Where to watch the Conor McGregor fight in Dublin
Dublin hotels are the place to be very early on Sunday morning as Conor McGregor fever kicks in for thousands of fans across the city.
With most pubs in the capital not licenced to open when McGregor's latest fight begins at 5am, a select group of hotels are gearing up for an event that looks set to rival any of the great Irish fight nights.
McGregor, from Crumlin, takes on American Chad Mendes for the UFC interim featherweight title in the early hours of Sunday morning.
The Pavillion at the Red Cow Complex - a short distance from McGregor's Straight Blast Gym - and Krystle Nightclub on Harcourt Street will serve up music and some of the undercard, which will include Irish pair Cathal Pendred and Neil Seery, before the main event.
Sin Nightclub is also set to show the pay-per-view event, with all venues charging entry fees ranging from €10-€20.
Tickets cost €20 at the Pavillion, €10 at Krystle and €15 for general admission at SIN. Envision promoter Chris Boyne, who's organising the event at the Red Cow for around 600 people, told the Herald he expects a carnival atmosphere.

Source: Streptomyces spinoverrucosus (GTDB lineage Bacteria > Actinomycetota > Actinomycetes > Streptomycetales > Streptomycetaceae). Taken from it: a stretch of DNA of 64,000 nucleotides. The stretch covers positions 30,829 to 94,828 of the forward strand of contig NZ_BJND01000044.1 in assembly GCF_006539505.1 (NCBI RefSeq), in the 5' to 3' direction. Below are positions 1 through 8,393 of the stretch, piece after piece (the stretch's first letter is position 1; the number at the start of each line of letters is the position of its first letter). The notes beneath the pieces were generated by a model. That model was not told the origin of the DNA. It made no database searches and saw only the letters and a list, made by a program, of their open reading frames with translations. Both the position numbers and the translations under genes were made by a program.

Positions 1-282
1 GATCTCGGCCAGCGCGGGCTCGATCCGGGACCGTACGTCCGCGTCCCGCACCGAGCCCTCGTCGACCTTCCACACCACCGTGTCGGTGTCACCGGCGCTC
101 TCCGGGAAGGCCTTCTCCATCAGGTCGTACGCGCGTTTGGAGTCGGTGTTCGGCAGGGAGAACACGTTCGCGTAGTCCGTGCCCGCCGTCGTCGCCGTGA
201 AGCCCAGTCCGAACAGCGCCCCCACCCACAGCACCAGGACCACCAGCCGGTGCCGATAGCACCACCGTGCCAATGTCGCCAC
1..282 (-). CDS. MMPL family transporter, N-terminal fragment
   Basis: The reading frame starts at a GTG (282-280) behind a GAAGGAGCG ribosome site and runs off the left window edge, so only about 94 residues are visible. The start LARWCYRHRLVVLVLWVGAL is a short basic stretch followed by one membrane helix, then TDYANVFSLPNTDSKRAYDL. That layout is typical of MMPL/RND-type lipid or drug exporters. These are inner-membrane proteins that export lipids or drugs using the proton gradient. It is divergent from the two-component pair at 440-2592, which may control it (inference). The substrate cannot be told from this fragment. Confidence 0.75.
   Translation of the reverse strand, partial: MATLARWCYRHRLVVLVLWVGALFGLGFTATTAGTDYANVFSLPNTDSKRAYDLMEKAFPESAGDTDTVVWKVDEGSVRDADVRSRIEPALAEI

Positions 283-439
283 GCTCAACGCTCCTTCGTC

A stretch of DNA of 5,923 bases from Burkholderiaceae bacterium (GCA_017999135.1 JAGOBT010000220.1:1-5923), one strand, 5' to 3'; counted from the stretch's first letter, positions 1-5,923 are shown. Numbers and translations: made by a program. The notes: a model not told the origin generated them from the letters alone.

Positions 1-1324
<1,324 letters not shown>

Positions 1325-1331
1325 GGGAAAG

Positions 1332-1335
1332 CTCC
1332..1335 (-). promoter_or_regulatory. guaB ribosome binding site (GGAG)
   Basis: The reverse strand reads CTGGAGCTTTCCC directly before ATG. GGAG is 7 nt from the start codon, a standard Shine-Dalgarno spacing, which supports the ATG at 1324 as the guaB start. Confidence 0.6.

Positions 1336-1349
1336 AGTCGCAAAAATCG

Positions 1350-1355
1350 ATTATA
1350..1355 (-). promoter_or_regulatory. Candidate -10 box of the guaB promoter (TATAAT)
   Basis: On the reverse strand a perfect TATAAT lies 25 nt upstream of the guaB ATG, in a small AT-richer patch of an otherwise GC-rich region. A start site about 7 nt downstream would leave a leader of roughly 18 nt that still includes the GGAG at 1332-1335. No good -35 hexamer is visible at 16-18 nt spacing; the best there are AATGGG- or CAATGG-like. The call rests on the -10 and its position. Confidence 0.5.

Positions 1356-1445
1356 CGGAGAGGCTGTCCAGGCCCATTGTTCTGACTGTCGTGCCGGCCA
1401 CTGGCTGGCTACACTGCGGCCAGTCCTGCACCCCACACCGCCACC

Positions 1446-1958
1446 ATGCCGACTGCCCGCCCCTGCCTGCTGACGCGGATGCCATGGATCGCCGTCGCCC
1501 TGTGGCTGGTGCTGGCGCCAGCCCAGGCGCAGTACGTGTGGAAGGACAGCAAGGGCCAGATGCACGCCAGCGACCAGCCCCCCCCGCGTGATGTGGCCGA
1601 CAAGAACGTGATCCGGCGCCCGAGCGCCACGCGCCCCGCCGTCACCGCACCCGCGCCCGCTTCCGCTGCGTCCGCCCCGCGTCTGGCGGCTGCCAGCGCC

"It's going to be something else. We'll have a DJ on beforehand and with a couple of the undercard Irish, the build-up will begin there.
"There will be a couple of other surprise guests. I want to create a feel similar to that of the great Ireland World Cup games of the past - like the Submarine in Crumlin for the Italy game in 1994 - jam packed," Mr Boyne said.
Manager of Krystle Johnny Cosgrove is telling fight fans to get there early, before it sells out.
"We've got a great response so far, so we're looking at a couple of hundred people. It'll be in the hotel.
"We're going to be turning on the actual commentary during the fight, but there'll be a serious party atmosphere too," he told the Herald.
Separately, Harry's on the Green are set to play host to a couple of hundred members from McGregor's Straight Blast Gym.
Meanwhile, Woolshed Baa and Grill manager Matt Hudson said they contemplated opening their venue for the fight, but decided against it.
"We were humming and hawing about showing it, because there's a lot of money involved," Mr Hudson said.
"The pay-per-view fee would cost us a couple of hundred euro, but that would be easily covered by the money you'd make by showing the fight. But we decided against it."